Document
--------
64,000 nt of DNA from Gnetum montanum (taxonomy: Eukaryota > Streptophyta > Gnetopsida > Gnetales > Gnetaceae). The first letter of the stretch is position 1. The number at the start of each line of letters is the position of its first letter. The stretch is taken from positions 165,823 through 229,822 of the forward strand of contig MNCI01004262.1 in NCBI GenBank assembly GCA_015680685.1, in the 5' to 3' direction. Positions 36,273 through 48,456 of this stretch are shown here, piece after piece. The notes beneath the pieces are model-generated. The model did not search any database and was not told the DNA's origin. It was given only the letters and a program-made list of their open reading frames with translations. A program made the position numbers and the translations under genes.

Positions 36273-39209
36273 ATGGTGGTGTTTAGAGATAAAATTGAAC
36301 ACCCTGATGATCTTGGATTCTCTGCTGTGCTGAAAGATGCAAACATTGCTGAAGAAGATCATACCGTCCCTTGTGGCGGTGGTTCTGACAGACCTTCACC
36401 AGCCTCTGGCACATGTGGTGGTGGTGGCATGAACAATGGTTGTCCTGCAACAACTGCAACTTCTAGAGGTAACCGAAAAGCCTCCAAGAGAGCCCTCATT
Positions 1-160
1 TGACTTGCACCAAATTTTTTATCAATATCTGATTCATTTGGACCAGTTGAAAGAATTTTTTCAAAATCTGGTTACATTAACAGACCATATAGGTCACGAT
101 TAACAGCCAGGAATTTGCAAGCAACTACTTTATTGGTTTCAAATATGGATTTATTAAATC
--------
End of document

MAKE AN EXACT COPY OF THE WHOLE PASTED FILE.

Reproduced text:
64,000 nt of DNA from Gnetum montanum (taxonomy: Eukaryota > Streptophyta > Gnetopsida > Gnetales > Gnetaceae). The first letter of the stretch is position 1. The number at the start of each line of letters is the position of its first letter. The stretch is taken from positions 165,823 through 229,822 of the forward strand of contig MNCI01004262.1 in NCBI GenBank assembly GCA_015680685.1, in the 5' to 3' direction. Positions 36,273 through 48,456 of this stretch are shown here, piece after piece. The notes beneath the pieces are model-generated. The model did not search any database and was not told the DNA's origin. It was given only the letters and a program-made list of their open reading frames with translations. A program made the position numbers and the translations under genes.

Positions 36273-39209
36273 ATGGTGGTGTTTAGAGATAAAATTGAAC
36301 ACCCTGATGATCTTGGATTCTCTGCTGTGCTGAAAGATGCAAACATTGCTGAAGAAGATCATACCGTCCCTTGTGGCGGTGGTTCTGACAGACCTTCACC
36401 AGCCTCTGGCACATGTGGTGGTGGTGGCATGAACAATGGTTGTCCTGCAACAACTGCAACTTCTAGAGGTAACCGAAAAGCCTCCAAGAGAGCCCTCATT
Positions 1-160
1 TGACTTGCACCAAATTTTTTATCAATATCTGATTCATTTGGACCAGTTGAAAGAATTTTTTCAAAATCTGGTTACATTAACAGACCATATAGGTCACGAT
101 TAACAGCCAGGAATTTGCAAGCAACTACTTTATTGGTTTCAAATATGGATTTATTAAATC